Fan Fiction: A spoiler-free review of Rainbow Rowell’s Fangirl
Coming of age narratives are a dime a dozen.
As long as there are tweens and teens fumbling their way towards (young) adulthood, there will always be a surfeit of stories chronicling such journeys. But when a fictional hero grows up alongside its audience, you have the makings of something pretty special.
In Fangirl, Rainbow Rowell transports us back to a definitive moment in pop culture history: the months leading to the end of a beloved book series. In this universe, it’s the Simon Snow series, and Cather “Cath” Avery, the titular fangirl of our story is rushing to finish her epic, 8th year AU fanfiction before the midnight release of the final installment, Simon Snow and the Eighth Dance. All this, while navigating the emotional highs and lows of freshman year: growing apart from her twin sister (and former fanfiction collaborator), Wren; co-habiting with worldly roommates; and interacting with that most maddening of species, college boys.
Rowell is an easy writer to read. Her stories are fairly straightforward, but peopled by charming characters. Fangirl exhibits the stylistic flexibility displayed in her previous novels; Attachments employed email exchanges and Eleanor & Park dual narrations to build their stories, Fangirl is propped up by excerpts of Simon Snow fiction and fanfiction.
One need not be a fan to pick up the thinly veiled references to Harry Potter, but it does take a fangirl to recognize which Harry Potter actor Levi, Fangirl’s primary male character, is molded upon. And this is why mileage inevitably varies, with regards to the expectations and enjoyment of the novel. People active in fandoms will appreciate the occasional geeky shout-out (A Fanfiction.net clone! Beta reading! The Keep Calm meme!), and the overall positive if less nuanced portrayal of fan culture.But for casual enthusiasts, Fangirl may come across as a manifesto in defense of the fanfiction writer.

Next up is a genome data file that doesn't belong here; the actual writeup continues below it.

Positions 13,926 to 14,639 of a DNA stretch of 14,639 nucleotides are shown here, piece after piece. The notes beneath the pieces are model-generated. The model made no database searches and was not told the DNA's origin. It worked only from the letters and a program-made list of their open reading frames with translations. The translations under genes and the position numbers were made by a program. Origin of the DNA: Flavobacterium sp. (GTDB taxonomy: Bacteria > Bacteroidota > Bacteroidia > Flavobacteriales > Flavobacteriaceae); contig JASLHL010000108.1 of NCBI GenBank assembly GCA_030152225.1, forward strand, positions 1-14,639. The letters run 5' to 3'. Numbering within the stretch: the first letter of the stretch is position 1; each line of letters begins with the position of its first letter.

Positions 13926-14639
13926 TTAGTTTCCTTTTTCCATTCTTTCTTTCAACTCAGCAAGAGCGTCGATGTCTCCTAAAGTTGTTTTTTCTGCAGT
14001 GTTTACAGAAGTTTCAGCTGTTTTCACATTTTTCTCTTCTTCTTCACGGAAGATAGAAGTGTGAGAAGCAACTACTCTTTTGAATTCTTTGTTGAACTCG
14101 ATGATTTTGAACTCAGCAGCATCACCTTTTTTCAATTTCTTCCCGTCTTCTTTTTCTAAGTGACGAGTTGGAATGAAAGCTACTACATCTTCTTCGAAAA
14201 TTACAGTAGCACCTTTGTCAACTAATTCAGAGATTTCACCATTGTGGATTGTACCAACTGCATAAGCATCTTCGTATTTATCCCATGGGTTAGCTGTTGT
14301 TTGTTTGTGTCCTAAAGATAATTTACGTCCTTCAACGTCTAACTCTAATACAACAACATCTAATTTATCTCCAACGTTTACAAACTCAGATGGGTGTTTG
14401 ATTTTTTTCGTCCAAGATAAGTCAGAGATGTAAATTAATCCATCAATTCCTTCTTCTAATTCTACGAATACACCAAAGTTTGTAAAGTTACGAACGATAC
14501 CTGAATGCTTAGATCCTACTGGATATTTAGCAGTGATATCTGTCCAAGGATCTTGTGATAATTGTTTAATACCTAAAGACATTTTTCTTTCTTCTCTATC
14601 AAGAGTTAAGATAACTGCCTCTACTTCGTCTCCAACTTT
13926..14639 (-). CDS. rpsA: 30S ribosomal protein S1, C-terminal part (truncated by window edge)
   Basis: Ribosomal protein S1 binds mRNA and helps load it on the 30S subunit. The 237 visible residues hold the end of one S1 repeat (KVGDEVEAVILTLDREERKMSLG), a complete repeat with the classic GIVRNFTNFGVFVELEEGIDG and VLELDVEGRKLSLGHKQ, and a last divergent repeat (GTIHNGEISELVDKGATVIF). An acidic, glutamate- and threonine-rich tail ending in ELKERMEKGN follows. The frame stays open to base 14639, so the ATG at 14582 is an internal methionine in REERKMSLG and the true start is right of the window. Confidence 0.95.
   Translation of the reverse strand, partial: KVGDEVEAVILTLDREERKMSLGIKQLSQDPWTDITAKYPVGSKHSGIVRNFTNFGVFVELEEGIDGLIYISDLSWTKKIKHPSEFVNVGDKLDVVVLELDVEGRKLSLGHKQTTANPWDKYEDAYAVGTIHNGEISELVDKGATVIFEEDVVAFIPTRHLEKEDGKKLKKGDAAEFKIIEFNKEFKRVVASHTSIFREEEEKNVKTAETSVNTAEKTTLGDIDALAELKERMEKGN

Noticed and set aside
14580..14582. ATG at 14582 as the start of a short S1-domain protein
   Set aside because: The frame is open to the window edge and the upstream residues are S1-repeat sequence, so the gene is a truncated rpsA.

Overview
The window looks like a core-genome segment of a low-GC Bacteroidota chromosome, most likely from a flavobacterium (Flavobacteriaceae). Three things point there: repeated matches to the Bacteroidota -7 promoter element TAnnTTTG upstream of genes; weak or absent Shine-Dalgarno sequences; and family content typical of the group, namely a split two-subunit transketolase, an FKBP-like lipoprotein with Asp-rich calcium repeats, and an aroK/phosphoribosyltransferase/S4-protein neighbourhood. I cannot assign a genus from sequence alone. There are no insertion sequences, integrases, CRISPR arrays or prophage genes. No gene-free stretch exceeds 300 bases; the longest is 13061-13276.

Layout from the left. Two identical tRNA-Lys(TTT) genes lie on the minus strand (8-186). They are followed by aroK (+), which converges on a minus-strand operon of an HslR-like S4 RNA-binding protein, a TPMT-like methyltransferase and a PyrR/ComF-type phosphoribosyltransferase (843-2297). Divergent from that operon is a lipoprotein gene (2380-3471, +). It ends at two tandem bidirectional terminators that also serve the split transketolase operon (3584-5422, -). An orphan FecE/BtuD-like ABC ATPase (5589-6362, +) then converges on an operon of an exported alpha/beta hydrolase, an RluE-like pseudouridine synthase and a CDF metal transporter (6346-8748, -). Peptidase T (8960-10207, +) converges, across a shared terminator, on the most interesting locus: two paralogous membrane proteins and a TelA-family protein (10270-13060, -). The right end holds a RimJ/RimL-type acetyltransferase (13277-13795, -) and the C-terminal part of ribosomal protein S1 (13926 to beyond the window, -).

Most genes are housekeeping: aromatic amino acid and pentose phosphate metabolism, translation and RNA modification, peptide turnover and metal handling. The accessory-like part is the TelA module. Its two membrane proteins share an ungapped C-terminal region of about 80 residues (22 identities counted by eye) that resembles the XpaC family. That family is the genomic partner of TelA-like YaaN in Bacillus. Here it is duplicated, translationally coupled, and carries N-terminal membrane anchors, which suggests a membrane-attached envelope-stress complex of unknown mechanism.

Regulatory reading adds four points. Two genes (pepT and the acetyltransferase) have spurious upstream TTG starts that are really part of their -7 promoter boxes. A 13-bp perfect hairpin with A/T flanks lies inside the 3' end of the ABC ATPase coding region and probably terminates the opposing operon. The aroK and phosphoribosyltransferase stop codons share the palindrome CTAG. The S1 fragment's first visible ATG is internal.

Chapter 11, in particular, summarizes arguments for and against fanfiction writing couched within a student-teacher consultation, after which Cath vents her frustrations to Levi, who is, surprisingly, supportive:
“[…]I can see why your professor wouldn’t want you to write a Simon Snow story—the class isn’t called Fanfiction-Writing—but I wouldn’t call it plagiarism. Is it illegal?”
“No. As long as you don’t try to sell it. GTL says she loves fanfiction—I mean, she loves the idea of it. She doesn’t actually read it[…]”
“[…]She just…she made me feel so stupid and…deviant.”
“Levi laughed again. ‘Do you really expect an elderly English professor to be down with gay Simon Snow fanfiction?’”
Cath’s self-identification as a fanfiction writer hinders her from developing her own narrative style, in the same way that her preoccupation with the Simon Snow fandom sometimes holds her back from making real-life friendships. And though she has deftly written and re-written romantic tropes, she finds herself unprepared to handle real-life romance. Cath is hellbent on giving her favorites and followers the happy ending they deserve, but has difficulty resolving the conflicts in her personal history.
Henry Jenkins, the granddaddy of fan culture studies, has famously stated that fanfiction is borne of equal parts fascination and frustration. If Fangirl readers are emotionally invested in seeing Cath through to her happy ending, then Rowell has told her story well. But if readers are compelled to write the ending themselves, then what she has created is a sensation. Rainbow Rowell’s Fangirl is a novel of our times, but whether it stands the test of time remains to be seen.